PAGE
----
What is it that can possibly unite the glorious future that He promises because He’s seen it and dwells in it, with me, who am still in my suffering present?

Faith.  It is faith that bridges the Cross of Time and not only hangs on it with Christ but also escapes it, not meaning that we escape time itself but the Cross of Time in which what is perfect and promised is not yet here, the Cross of Time in which the gravitational pulls of earth and heaven threaten to tear me apart.

It is faith which brings me into the presence of God and His ever-present life.

Verse 5 also speaks of the faith by which I am kept by the power of God for salvation.  And in verse 9 I am receiving the end, the goal, the completion, the fullness, of my faith.  Though I am stuck here on earth, I am in the process of receiving heaven: I am not stuck after all.  I am here in the present with God, by faith.  I am not alone: there is Another bearing my Cross with me.

C.S. Lewis had Screwtape say this about time: “For the Present is the point at which time touches eternity.  Of the present moment, and of it only, humans have an experience analogous to the experience which our Enemy has of reality as a whole; in it alone freedom and actuality are offered them. He would therefore have them continually concerned either with eternity (which means being concerned with Him) or with the Present – either meditating on their eternal union with, or separation from, Himself, or else obeying the present voice of conscience, bearing the present cross, receiving the present grace, giving thanks for the present pleasure.”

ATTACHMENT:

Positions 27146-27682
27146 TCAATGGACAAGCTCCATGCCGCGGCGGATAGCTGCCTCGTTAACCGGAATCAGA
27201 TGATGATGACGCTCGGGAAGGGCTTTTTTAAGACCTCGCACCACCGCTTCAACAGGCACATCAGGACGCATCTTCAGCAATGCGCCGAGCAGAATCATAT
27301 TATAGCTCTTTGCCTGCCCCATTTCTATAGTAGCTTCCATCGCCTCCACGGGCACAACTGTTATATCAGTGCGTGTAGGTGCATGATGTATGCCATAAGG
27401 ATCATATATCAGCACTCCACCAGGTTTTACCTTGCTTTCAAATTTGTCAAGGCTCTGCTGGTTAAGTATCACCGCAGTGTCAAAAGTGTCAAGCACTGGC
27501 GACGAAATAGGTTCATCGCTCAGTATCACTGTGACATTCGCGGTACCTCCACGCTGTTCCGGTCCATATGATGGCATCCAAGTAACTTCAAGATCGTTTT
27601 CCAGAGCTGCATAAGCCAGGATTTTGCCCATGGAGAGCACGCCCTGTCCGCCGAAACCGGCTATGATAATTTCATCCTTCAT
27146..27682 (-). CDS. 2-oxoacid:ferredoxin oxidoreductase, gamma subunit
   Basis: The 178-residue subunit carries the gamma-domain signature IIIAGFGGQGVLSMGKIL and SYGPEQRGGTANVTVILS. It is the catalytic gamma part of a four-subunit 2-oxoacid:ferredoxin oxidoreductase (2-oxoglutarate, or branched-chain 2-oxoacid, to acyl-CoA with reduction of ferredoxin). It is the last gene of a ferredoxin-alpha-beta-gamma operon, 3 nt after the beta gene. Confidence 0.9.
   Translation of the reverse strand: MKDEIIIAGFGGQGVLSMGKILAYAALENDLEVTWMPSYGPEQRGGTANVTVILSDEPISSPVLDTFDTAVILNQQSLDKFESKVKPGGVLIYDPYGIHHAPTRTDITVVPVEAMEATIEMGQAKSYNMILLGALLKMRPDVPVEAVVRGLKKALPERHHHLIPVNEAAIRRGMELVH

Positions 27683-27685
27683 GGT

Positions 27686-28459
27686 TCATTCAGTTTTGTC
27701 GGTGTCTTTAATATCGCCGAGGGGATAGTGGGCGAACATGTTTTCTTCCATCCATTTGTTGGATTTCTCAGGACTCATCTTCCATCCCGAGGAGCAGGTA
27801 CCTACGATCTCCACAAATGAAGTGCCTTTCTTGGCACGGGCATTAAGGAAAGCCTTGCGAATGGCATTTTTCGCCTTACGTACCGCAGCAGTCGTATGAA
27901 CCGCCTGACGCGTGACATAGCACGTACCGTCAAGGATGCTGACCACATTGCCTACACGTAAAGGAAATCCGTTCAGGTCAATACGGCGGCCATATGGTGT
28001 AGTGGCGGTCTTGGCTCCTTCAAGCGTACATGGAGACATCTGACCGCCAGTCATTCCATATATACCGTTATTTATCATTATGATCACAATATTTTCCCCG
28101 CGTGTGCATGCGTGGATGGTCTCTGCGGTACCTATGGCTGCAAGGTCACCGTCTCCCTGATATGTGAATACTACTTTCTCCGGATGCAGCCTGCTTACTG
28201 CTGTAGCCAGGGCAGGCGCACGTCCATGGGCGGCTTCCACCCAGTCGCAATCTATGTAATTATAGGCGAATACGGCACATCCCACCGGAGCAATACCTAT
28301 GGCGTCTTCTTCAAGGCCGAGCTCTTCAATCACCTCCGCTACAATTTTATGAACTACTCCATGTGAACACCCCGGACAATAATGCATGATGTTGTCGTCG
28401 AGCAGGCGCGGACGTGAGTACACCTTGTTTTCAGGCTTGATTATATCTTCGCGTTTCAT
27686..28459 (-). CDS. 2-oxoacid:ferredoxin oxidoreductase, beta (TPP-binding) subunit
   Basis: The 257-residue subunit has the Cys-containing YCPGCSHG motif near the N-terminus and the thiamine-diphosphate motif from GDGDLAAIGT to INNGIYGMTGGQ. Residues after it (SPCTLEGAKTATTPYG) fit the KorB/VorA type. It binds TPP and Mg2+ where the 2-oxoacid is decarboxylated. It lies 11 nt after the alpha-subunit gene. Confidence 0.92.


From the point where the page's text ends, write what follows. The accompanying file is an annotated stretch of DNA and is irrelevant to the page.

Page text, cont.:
In the present alone, Screwtape reminds us, and there alone, dwells all duty, all grace, all knowledge, and all pleasure.

And so I will not lament being here in time or being here and now on the earth, for I am not alone.  The God I hope to meet and experience in heaven is here, too, with me in the present.  Here on earth, here in my suffering, and here in my faith.

And though I don’t see Him as I shall see Him in heaven, I see Him by faith, and He is here.

For the moment, that is all I know on earth, and all I need to know.

Prayer:  Lord, I believe; I wish to believe in You; help me in my unbelief.  Let my faith be full and unreserved, and let it penetrate my thought, my way of judging divine things and human things.  Let my faith be joyful and give peace and gladness to my spirit and dispose it for prayer with God and conversation with men, so that the inner bliss of its fortunate possession may shine forth in sacred and secular conversation.  Lord, let my faith be humble and not presume to be based on the experience of my thought and of my feeling; but let it surrender to the testimony of the Holy Spirit.  Amen.

Point for Meditation: 

How much have you allowed earth to crowd out heaven?  How much have you been attempting to live without the presence of the Lord?  How much has pain from the past or fear for the future crowded out the present presence of God He wishes to share with you? 

Resolution:  I resolve to plan during one event or moment of time today to make a conscious attempt to turn to God and experience Him now.  I resolve to allow His presence transform my present at that moment. 

© 2014 Fr. Charles Erlandson